Viacom, Google Sued For Violating Kids' Privacy
Viacom and Google have been hit with three potential class-action lawsuits alleging that they violated privacy laws at Nick.com and NickJr.com.
The lawsuits allege that Viacom and Google "developed, implemented and profited from cookies" that tracked video viewing by children. All three cases allege violations of the federal wiretap law, as well as the Video Privacy Protection Act. The latter statute prohibits video rental services from disclosing users' personally identifiable information without their written consent.
The complaints, filed late last week on behalf of users younger than 13, are pending in federal district courts in the Southern District of Illinois, Western District of Missouri, and the Western District of Pennsylvania.
All the lawsuits allege that Viacom discloses information about children's video-watching by allowing Google's DoubleClick to place cookies on computers of the sites' users. Google's DoubleClick cookie allegedly keeps records of the videos seen on Nick.com and NickJr.com and delivers targeted ads to children based on videos watched.
While several recent lawsuits have alleged that Web companies violate the VPPA, these cases appear to mark the first time that companies have been sued under that law solely for placing tracking cookies on computers.
Most of the other lawsuits alleged transmission of real names or pseudonyms that potentially could be linked to names. One pending case against Hulu involves the possible transmission of cookie-based information, but in that instance, the cookies allegedly were tied to registration data that includes real names as well as screen names.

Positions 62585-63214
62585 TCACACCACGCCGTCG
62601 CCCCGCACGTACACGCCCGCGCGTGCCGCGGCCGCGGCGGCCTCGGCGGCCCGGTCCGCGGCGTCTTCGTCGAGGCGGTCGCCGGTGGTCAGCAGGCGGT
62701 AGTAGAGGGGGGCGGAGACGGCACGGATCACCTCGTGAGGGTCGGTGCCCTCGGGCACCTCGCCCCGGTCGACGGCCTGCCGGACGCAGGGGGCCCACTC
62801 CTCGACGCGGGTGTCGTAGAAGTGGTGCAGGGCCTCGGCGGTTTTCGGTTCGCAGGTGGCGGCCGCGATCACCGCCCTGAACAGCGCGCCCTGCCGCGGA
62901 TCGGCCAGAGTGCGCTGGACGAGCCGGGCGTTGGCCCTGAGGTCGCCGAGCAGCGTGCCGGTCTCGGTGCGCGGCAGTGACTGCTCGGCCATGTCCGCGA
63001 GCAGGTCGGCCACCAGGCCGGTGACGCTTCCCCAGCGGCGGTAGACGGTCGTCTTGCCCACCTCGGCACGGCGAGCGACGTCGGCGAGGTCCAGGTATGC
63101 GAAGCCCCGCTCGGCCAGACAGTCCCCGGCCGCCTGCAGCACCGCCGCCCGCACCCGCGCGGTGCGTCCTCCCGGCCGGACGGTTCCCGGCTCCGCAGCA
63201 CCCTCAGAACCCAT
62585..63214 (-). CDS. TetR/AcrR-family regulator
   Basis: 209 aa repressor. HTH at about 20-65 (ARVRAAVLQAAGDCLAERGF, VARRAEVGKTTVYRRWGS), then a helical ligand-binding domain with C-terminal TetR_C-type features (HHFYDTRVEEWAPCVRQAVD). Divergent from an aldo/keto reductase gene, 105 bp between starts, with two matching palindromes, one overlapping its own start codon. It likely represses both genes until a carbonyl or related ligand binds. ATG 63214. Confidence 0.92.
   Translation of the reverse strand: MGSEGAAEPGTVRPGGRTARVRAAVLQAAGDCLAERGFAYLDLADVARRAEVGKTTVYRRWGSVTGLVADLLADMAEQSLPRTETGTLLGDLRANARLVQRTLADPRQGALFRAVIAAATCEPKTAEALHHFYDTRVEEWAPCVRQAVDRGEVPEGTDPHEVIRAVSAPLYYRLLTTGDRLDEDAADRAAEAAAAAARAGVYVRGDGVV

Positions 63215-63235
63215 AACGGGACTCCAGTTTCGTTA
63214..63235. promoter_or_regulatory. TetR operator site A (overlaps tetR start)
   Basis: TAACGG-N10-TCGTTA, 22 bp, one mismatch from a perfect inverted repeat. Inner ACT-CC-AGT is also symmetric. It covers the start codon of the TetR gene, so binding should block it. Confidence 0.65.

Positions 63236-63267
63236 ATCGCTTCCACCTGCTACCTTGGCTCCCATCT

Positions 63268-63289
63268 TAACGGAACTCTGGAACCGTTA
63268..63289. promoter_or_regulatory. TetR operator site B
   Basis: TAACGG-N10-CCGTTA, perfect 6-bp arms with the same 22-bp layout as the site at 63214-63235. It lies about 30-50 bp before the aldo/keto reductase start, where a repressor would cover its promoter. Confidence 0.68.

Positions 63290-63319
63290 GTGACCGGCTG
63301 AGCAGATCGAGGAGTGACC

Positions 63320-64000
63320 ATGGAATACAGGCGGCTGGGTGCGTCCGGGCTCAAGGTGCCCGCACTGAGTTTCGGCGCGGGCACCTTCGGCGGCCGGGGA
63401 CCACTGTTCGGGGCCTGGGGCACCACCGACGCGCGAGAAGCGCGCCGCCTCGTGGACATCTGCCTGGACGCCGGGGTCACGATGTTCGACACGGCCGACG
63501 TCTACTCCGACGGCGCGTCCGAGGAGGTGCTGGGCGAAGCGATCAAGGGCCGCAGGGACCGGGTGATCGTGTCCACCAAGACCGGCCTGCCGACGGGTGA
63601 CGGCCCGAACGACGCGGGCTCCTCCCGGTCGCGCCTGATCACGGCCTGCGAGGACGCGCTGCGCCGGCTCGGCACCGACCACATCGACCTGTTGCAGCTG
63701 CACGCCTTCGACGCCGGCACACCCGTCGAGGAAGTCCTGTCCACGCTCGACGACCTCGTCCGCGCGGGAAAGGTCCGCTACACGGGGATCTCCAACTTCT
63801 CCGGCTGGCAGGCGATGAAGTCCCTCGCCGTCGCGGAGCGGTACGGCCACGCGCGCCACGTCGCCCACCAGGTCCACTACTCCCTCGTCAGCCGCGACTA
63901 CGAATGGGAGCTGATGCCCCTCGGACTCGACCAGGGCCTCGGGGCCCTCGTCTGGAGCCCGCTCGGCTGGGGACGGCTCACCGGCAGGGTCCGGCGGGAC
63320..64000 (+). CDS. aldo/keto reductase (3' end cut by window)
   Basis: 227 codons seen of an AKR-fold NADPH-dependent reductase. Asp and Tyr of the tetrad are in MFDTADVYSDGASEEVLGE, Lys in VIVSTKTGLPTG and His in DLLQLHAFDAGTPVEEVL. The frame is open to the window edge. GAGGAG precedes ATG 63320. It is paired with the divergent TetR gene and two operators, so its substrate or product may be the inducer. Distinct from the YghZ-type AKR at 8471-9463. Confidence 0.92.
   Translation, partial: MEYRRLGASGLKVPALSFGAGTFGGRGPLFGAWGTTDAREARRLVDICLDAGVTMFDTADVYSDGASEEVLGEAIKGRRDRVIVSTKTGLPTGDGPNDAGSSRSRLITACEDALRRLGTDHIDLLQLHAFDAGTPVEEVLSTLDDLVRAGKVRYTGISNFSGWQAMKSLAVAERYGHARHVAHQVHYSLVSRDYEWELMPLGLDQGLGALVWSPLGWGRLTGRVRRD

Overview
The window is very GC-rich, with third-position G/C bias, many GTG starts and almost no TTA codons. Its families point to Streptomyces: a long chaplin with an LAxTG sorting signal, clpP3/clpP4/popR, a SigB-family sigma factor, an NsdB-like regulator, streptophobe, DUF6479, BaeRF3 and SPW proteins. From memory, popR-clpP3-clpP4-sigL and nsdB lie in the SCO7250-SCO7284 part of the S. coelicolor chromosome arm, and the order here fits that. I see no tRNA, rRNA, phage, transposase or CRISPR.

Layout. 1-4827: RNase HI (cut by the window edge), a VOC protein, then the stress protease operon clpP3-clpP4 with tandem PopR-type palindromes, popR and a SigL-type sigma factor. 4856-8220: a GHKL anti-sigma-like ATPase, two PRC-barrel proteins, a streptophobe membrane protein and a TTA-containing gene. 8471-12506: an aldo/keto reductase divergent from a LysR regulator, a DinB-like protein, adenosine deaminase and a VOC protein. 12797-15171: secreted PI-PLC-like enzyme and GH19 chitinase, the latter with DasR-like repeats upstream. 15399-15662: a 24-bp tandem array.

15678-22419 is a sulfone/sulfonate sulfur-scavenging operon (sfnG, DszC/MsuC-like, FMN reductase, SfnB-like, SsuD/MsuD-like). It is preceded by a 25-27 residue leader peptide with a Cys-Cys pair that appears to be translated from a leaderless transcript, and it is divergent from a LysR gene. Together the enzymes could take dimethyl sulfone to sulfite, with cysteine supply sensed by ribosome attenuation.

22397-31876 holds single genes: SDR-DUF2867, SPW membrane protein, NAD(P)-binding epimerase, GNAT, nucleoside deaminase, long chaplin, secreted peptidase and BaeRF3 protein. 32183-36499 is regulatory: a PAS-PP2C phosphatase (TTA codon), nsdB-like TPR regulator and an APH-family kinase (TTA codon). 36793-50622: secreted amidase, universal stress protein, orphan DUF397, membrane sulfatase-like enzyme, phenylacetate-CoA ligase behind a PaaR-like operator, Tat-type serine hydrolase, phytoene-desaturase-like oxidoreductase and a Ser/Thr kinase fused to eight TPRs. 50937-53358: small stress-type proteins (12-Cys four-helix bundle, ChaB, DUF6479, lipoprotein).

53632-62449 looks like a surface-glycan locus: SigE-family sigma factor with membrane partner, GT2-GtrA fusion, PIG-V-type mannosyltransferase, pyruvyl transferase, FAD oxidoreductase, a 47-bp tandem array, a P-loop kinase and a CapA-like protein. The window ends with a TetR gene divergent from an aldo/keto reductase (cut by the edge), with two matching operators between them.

The lawsuits against Viacom and Google also are unique because they seem to be the first video-privacy cases to focus solely on users under 13. The VPPA itself makes no distinction between users over or under 13. But a different law, the Children's Online Privacy Protection Act, prohibits Web site operators from knowingly collecting personal information about children under 13 without their parents' consent.
The Federal Trade Commission last week issued new COPPA regulations stating that "personal information" includes unique tracking cookies. But an FTC definition for purposes of one law -- COPPA -- won't necessarily apply in a lawsuit brought under the video privacy law, which defines terms differently. The VPPA says that personally identifiable information "includes information which identifies a person as having requested or obtained specific video materials or services from a video tape service provider."
A Google spokesperson says the company has not yet been served and can't comment on the case. Viacom has not yet responded to Online Media Daily's request for comment.